Spirometry and impulse oscillometry (IOS) for detection of respiratory abnormalities in metropolitan firefighters.
SourceRespirology, 15, 6, (2010), pp. 975-85
01 augustus 2010
Article / Letter to editor
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Primary and Community Care
SubjectN4i 3: Poverty-related infectious diseases; NCEBP 7: Effective primary care and public health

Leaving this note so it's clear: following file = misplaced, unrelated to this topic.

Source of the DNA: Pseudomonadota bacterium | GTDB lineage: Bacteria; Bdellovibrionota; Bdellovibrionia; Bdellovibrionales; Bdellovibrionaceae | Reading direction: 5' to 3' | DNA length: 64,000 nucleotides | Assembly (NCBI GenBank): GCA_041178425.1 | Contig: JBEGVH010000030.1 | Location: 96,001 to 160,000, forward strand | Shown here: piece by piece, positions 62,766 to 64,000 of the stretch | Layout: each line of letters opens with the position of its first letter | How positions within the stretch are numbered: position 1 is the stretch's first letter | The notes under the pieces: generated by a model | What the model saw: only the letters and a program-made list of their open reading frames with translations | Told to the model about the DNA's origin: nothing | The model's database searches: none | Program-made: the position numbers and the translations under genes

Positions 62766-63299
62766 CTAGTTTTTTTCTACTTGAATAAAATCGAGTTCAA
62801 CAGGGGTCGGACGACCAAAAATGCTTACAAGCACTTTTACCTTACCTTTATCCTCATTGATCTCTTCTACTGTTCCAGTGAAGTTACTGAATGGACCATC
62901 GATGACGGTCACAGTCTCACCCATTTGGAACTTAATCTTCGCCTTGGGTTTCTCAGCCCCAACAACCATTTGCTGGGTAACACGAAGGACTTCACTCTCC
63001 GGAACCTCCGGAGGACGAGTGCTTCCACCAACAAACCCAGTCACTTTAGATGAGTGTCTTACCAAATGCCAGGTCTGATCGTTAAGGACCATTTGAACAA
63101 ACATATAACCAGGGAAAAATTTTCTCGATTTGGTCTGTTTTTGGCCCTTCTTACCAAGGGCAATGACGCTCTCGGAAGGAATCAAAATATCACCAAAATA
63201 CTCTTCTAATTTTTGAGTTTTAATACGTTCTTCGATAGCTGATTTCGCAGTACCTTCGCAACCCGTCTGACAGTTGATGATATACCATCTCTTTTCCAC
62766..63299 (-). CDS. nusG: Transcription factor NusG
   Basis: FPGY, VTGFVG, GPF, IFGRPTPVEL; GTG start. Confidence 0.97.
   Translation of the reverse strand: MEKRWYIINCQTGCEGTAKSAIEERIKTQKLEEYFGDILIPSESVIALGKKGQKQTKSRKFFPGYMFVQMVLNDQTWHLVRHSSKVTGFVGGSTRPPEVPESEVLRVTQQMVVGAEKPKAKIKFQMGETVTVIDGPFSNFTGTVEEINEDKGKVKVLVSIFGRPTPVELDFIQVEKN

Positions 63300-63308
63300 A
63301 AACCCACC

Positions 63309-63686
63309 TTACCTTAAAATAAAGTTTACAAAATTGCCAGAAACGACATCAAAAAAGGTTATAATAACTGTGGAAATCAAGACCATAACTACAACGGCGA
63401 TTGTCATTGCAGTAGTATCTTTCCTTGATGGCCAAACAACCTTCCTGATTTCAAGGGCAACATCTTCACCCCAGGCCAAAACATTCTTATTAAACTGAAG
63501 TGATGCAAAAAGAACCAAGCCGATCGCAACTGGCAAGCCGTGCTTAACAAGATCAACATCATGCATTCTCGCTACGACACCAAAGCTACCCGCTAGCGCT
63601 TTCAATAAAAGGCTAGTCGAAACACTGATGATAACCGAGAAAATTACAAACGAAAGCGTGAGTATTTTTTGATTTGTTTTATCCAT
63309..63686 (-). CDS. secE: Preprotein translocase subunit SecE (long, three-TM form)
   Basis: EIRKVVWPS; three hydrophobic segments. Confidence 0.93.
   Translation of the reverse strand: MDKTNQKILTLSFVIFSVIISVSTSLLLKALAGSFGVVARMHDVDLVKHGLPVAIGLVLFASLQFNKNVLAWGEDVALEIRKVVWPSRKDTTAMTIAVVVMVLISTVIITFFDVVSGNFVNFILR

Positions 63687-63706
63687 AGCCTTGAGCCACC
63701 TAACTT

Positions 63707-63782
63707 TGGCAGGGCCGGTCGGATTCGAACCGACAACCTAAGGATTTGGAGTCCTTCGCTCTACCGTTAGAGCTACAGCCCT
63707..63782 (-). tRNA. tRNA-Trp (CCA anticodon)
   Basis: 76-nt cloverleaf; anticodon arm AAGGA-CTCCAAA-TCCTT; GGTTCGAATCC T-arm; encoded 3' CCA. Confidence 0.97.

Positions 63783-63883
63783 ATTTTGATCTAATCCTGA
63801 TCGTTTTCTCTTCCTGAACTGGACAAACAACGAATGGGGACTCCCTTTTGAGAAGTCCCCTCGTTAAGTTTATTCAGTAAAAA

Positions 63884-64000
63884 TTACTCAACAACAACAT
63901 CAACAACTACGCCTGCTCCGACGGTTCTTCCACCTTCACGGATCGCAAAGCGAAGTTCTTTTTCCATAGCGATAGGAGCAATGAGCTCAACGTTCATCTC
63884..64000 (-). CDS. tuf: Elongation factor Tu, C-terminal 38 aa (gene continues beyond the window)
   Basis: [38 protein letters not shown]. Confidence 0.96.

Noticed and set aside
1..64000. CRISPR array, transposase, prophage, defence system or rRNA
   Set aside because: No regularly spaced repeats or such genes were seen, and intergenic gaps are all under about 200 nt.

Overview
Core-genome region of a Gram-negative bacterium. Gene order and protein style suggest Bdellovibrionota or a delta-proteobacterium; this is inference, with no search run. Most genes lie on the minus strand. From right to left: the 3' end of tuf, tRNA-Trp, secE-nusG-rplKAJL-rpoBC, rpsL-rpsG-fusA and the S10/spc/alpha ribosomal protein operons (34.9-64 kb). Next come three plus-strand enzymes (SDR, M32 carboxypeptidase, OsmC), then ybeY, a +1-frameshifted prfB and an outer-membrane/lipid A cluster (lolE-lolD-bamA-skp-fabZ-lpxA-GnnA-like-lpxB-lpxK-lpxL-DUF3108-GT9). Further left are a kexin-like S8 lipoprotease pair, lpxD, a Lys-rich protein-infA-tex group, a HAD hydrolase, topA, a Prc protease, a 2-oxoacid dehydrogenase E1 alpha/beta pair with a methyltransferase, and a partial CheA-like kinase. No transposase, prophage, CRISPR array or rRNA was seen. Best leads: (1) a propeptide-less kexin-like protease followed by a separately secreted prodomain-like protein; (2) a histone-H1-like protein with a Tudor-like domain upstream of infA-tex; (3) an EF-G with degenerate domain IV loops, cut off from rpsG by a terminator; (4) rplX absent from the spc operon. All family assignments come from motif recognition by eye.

BACKGROUND AND OBJECTIVE: As firefighters are at increased risk of adverse health effects, periodic examination of their respiratory health is important. The objective of this study was to establish whether the use of impulse oscillometry (IOS) reveals respiratory abnormalities in metropolitan firefighters that go undetected during routine respiratory health screening by spirometry and assessment of respiratory symptoms. METHODS: This was a cross-sectional analysis of spirometry, IOS and questionnaire data from 488 male firefighters. Abnormal spirometry was defined as FEV(1), FEV(1)/FVC and/or FEF(50) below the lower limit of normal. Abnormal IOS was defined as resistance at 5 Hz (R5), frequency dependence of resistance (DeltaR5-R20) and/or reactance area (AX) above the upper limit of normal. Respiratory symptoms, smoking history, exposures and medical history were assessed. Data were analysed using logistic and linear regression models. RESULTS: The mean age of the firefighters was 43.8 (SD 8.4) years. There were 123 (25%) former smokers and 50 (10%) current smokers. Abnormal spirometry was detected in 12%, abnormal IOS in 9% and respiratory symptoms in 20% of firefighters. Current smoking was associated with all IOS parameters (OR for R5 = 3.1, OR for DeltaR5-R20 = 7.7, OR for AX = 4.3), and with FEF(50) (OR = 9.1), chronic productive cough (OR = 4.0) and breathlessness (OR = 5.4) (P < 0.05 for all). Exposure during firefighting duties was associated with chronic productive cough (OR = 2.6), but not with spirometry or IOS parameters. Interaction terms in the linear regression models indicated associations between smoking and DeltaR5-R20, and also between smoking and AX, in the lowest and second lowest quartiles of spirometry parameters. CONCLUSIONS: Application of IOS for the assessment of respiratory health in firefighters identified airways dysfunction in some individuals, even when spirometry values were within the normal range and there were no respiratory symptoms.
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